Prospective investors have submitted expressions of interest (EOI) in the privatisation of the existing Ras al-Khair desalination and power plant, a deal which is likely to be worth up to $3.5bn and represents the first major utilties plant that the kingdom is aiming to sell-off to the private sector.
Firms submitted EOI to the Saudi Water Conversion Corporation (SWCC) by the 25 June deadline for the privatisation scheme.
The Ras al-Khair plant has current operating desalination capacity of 1.05 million cubic metres a day (cm/d) and a power generation capacity of 2.65GW. The plant has a current book value of SR12-13bn ($3.3-3.5bn), according to sources close to the privatisation programme.
The plant has one of the largest desalination capacities in the world, which is delivered through a hybrid-configuration of multi-stage flash (MSF) thermal desalination and reverse osmosis (RO) membrane technology. MSF accounts for about 70 per cent of the total capacity, with RO accounting for the remaining 30 per cent.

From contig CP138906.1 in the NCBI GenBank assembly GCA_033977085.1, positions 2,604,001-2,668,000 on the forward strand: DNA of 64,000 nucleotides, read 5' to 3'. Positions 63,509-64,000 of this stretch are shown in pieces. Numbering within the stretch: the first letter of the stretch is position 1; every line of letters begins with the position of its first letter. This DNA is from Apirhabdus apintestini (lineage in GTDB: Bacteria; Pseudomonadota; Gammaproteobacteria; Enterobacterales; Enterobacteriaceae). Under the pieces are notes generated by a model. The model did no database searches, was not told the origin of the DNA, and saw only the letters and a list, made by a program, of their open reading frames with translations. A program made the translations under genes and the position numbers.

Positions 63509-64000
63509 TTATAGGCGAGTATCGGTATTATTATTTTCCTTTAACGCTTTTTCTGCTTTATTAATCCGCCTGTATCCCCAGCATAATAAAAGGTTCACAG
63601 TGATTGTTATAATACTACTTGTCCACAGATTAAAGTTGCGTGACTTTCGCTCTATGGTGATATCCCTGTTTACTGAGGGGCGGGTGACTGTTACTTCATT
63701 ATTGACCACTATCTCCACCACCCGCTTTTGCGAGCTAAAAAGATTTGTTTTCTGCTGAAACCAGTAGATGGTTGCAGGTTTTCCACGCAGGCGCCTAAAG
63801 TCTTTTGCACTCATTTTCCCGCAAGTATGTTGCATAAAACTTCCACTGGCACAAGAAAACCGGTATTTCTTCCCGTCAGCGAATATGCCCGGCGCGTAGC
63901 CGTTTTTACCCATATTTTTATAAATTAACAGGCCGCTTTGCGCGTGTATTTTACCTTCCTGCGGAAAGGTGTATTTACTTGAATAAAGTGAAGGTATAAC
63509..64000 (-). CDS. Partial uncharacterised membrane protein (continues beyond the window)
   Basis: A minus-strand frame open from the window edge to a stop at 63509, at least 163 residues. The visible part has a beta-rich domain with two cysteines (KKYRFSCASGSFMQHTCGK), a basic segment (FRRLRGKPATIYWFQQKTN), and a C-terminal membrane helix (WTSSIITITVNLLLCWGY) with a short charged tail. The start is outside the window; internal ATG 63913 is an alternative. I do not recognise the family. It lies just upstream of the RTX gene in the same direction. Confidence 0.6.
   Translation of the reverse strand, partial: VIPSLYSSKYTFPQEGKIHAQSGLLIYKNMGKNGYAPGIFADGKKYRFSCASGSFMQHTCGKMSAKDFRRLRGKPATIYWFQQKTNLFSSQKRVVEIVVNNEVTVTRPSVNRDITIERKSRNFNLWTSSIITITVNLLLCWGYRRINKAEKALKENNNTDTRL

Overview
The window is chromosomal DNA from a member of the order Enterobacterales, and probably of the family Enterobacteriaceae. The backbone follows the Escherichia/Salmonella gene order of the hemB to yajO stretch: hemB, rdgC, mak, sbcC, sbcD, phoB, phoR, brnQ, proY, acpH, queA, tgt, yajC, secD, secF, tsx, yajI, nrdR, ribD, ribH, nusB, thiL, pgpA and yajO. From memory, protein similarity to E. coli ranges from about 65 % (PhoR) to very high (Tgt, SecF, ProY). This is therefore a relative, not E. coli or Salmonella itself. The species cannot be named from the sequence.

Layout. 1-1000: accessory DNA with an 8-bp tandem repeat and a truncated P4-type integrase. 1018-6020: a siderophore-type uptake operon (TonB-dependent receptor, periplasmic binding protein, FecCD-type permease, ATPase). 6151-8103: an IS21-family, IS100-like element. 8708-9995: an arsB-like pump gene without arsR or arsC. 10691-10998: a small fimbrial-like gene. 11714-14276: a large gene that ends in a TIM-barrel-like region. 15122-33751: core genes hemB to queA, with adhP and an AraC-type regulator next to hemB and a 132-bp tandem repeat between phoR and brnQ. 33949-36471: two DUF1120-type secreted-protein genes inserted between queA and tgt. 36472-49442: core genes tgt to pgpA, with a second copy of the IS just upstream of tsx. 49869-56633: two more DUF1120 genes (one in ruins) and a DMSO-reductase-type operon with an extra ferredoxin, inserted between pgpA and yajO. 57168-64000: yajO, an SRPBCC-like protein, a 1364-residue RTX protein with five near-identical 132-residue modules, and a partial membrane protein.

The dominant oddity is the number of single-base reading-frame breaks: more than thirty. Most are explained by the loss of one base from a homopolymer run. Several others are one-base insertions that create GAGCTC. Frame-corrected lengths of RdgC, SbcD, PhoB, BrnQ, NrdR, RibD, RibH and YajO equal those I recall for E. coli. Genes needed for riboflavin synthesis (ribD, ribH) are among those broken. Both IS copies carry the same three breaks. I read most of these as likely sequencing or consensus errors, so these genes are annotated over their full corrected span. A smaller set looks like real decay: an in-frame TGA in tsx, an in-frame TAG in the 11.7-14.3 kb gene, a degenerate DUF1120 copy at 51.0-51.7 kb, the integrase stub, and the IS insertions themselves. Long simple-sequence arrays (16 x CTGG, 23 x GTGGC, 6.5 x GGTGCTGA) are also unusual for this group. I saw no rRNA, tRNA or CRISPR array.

The RO plant has been in operation since 2014, with the MSF desalination component and the power generation capacity coming online in 2015 and 2016 respectively.
The water desalination plant was built by South Korea’s Doosan, with China’s Sepco 3 delivering the power plant. The power plant has gas turbines installed from Germany’s Siemens.
The plant has a total of about 800 employees, with SWCC employees accounting for 400 of these, and Doosan and Sepco 3 also accounting for about 400.
The planned privatisation of SWCC’s assets is being overseen by the kingdom’s Privatisation Supervisory Committee.
The programme to privatise existing SWCC assets was first launched in 2008, however little progress was made until the launch of the kingdom’s Vision 2030 in 2016, with the privatisation of state assets forming a central pillar of the ambitious reform programme.
SWCC appointed France’s BNP Paribas as the lead and financial adviser for the planned privatisation in October 2017. SWCC is also being adviser by Atkins, technical adviser, Ernst & Young, accounting adviser and Clifford Chance and the local Abuhimed Alsheikh Alhagbani law firm (AS&H) as legal advisers.